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Rediscovering Bawit

Posted On June 18, 2020 | 08:58 am | by ostmannj01 | Permalink
Héléna Rochard reassesses one of the largest corpora of monastic wall paintings in Early Byzantium

Héléna Rochard, collection manager of the Christian and Byzantine Collection of the École Pratique des Hautes Études and lecturer at the École du Louvre, was a fall 2019 fellow in Byzantine Studies. Her research report, “Rediscovering Bawit: Pictorial Evidence for Monasticism in Byzantine and Early Islamic Egypt,” shed new light on the intellectual and spiritual life of monks and challenged the stereotype of solitude and isolation in Egyptian monasteries.


Q&A with Héléna Rochard

Why is Bawit an important site?

The history of the site spans more than seven centuries between the end of the fourth century, when a monk called Apollo founded the monastery, and the end of the eleventh century, when the site was abandoned. This offers a unique opportunity to study the daily life of a monastic community in Byzantine and early Islamic Egypt.

The ruins of the Bawit monastery are in Middle Egypt, on the western bank of the Nile, midway between the cities of Minya and Asyut. The site has been of primary interest to Byzantinists since its discovery in the beginning of the twentieth century, but no comprehensive study has been conducted to reconstruct the social history of the monastery. The wall paintings provide valuable information, however, and could be used as primary evidence.

Some of them are held by the Louvre and the Coptic Museum in Cairo, but many of the remains are still covered by the sand. In 2002, the Louvre and the Institut français d’archéologie orientale du Caire started new excavations at Bawit, and since 2013 I have been in charge of the study of the wall paintings. Three churches and almost 160 residential and workshop structures have been discovered, even though only ten percent of the site has been excavated. There is still so much to learn about Bawit.


What relevant materials did you find in the Image Collections and Fieldwork Archives (ICFA)?

I found—with ICFA Manager Bettina Smith and Byzantine Studies Librarian Joshua M. Robinson—and identified photographs taken by the French archaeologist Jean Clédat at Bawit between 1901 and 1905. Dumbarton Oaks purchased about 140 photographs from the Christian and Byzantine collection of the École Pratique des Hautes Études in 1953, when André Grabar was director of the Gabriel Millet archives. These are modern prints made from original glass negatives. 

Only a small number of wall paintings excavated in the beginning of the twentieth century are visible today and most of them are probably destroyed. The old photographs are the last known record we have of them.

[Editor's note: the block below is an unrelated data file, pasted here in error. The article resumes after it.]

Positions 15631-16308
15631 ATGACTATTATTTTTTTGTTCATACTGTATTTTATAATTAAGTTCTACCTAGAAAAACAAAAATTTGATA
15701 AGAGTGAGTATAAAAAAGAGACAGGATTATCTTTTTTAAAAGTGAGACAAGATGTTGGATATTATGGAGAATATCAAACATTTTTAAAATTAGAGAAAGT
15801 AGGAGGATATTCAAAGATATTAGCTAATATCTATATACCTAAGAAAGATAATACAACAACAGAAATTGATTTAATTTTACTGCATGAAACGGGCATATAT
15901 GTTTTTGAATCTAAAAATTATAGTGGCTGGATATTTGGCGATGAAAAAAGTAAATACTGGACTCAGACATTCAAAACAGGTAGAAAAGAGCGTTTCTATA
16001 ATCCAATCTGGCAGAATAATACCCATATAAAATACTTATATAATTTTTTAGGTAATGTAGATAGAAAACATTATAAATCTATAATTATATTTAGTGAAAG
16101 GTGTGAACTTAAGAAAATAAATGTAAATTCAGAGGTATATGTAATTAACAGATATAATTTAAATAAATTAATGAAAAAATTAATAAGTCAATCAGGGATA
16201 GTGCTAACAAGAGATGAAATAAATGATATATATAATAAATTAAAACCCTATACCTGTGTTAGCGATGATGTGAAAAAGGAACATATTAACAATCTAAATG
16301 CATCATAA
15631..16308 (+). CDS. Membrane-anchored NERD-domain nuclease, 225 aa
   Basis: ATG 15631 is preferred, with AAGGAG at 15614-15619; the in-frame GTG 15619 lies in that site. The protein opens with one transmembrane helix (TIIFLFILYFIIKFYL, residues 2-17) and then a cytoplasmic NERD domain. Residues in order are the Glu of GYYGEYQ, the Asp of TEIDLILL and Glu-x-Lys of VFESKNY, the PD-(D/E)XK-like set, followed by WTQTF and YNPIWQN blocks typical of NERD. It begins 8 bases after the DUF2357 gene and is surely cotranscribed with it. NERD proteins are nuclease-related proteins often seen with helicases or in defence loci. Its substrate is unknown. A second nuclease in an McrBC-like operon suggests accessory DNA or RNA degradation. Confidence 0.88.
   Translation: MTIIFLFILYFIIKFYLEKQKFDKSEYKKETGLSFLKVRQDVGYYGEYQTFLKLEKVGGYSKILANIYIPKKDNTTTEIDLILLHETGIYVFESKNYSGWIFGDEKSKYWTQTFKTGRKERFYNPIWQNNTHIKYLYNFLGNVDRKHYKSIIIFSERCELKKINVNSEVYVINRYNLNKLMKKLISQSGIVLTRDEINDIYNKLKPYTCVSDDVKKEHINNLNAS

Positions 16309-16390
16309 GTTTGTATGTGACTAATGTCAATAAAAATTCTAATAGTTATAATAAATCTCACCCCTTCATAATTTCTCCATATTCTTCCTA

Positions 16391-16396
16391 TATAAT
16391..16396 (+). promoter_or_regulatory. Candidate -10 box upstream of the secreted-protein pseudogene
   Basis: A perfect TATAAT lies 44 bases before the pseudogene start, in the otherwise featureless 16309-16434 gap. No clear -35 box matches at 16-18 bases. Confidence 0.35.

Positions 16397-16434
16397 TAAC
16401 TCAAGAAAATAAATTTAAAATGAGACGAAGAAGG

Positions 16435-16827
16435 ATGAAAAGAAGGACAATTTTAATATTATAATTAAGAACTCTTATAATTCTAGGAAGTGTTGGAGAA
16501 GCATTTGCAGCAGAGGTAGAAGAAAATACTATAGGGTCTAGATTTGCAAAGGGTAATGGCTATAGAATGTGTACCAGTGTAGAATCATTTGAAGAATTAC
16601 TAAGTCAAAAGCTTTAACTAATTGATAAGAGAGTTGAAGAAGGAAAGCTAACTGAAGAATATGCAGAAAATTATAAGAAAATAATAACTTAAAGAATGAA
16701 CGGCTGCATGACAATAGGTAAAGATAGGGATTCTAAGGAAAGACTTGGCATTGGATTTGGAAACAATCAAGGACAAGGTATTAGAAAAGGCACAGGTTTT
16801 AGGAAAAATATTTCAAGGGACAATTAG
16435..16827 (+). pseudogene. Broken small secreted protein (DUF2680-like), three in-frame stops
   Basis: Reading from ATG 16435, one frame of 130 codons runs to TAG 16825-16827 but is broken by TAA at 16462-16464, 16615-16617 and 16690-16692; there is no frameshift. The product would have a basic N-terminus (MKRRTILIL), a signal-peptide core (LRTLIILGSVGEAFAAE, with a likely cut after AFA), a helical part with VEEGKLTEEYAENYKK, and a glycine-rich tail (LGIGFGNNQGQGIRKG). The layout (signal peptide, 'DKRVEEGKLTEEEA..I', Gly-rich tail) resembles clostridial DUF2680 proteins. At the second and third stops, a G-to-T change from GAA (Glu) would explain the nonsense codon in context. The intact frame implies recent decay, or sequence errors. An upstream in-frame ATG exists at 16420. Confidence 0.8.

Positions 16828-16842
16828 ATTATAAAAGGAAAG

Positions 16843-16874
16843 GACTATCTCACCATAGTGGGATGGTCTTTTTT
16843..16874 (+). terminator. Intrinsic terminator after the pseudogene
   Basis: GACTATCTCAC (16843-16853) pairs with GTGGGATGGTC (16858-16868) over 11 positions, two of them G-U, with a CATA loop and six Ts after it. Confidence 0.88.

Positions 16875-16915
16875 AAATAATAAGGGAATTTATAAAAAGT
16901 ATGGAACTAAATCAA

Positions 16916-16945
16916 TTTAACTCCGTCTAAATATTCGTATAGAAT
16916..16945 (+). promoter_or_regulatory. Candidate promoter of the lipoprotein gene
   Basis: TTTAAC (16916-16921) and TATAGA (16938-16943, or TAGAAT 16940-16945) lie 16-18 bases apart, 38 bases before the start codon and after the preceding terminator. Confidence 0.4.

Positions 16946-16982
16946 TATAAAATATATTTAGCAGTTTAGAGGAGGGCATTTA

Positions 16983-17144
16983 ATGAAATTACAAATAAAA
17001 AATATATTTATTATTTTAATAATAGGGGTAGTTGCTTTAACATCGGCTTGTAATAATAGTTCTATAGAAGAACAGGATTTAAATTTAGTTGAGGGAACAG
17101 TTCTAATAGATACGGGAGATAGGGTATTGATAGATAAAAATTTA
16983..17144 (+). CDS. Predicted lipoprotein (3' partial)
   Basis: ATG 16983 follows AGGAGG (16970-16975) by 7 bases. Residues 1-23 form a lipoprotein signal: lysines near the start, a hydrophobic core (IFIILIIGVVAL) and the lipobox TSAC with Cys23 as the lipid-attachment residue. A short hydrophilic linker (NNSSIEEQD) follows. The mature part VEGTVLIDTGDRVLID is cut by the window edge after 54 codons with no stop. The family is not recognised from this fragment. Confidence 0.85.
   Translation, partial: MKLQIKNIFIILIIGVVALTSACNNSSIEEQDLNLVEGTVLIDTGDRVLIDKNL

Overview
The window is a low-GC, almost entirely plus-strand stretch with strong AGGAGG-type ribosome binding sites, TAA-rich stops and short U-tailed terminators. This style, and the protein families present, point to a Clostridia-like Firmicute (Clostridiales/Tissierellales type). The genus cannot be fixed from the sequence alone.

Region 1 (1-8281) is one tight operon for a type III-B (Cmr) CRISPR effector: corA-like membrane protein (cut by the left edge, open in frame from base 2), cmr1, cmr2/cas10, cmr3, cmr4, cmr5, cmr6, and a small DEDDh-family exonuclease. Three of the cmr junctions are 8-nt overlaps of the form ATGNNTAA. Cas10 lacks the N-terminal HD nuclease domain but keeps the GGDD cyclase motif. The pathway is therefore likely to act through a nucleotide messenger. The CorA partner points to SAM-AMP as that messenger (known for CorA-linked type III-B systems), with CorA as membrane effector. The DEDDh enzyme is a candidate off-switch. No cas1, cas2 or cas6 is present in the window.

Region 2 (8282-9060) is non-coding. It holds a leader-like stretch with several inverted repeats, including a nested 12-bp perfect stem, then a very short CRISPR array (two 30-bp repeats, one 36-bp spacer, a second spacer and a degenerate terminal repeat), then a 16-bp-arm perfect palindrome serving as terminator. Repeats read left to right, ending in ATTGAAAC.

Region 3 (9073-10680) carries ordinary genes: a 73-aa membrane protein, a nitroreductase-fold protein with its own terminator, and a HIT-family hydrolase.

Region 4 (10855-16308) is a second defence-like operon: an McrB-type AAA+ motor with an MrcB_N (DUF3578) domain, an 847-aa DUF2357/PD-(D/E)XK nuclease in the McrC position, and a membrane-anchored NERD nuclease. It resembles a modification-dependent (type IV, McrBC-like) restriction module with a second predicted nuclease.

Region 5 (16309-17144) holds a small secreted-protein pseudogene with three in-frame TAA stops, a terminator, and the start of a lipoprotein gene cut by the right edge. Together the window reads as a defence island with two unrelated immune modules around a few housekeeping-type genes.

What are some of your major findings so far? 

By combining the archaeological and textual data with the photographic and map archives, I could review the function of the so-called chapels of Bawit. I have tried to demonstrate that the room traditionally called the “oratory” covered several functions and needs to be redefined. When the data collected were sufficiently precise, I developed 3D models with an archaeological draftsman to study spatiality, lighting, and sensory perceptions.

This allowed me to understand the iconographic programs and their different levels of reading related to the exegetical, dogmatic, and moral concerns of late antique Christianity. The wall paintings of Bawit reveal an elaborate conception of monastic life and suggest a subtle quest for spiritual values, rooted in the exercise of meditation and prayer. The images have a role in contemplation and liturgy practices. They show the importance of the Scriptures, the writings of the Church Fathers, and the sayings of the Desert Fathers, and provide information on the circulation of texts and ideas in the Byzantine Near East. 

Despite an apparent uniformity and standardization, the choice of subjects, religious scenes, portraits of saints, and ornaments reflect the social backgrounds of the monks and disparities between the monastic cells. One of the major findings was the signatures of craftsmen that I studied with Florence Calament, curator at the Louvre. At Bawit, at least twenty-four painters and plasterers have been identified. These inscriptions give us information on their origins, statuses, and education, quite rare in Byzantium at that time.

Another aim was to clarify the chronology of the paintings. Most of the remains are dated between 500 and 800, a critical time for Byzantium. Byzantine Egypt was occupied by Persians in the beginning of the seventh century (619–629), a couple of years before the Arab Conquest (639–641). The Sasanian occupation seems to have been traumatic for the monastic community, with significant losses. Only ten years after the reconquest of the province by Heraclius (629), the Arabs conquered Egypt in a few years. The Arabization and Islamization that took place in the following centuries marked a profound transformation of Egyptian society, but Hellenism, and contact with the Byzantine Empire, didn’t entirely fade away. This chronology challenges the traditional view of a remote monastery in decline after the Arab conquest and offers a glimpse into the flourishing life of a Christian community during the Umayyad caliphate.


Julia Ostmann  is postgraduate writing and reporting fellow at Dumbarton Oaks. Photo by  Elizabeth Muñoz Huber, postgraduate digital media fellow.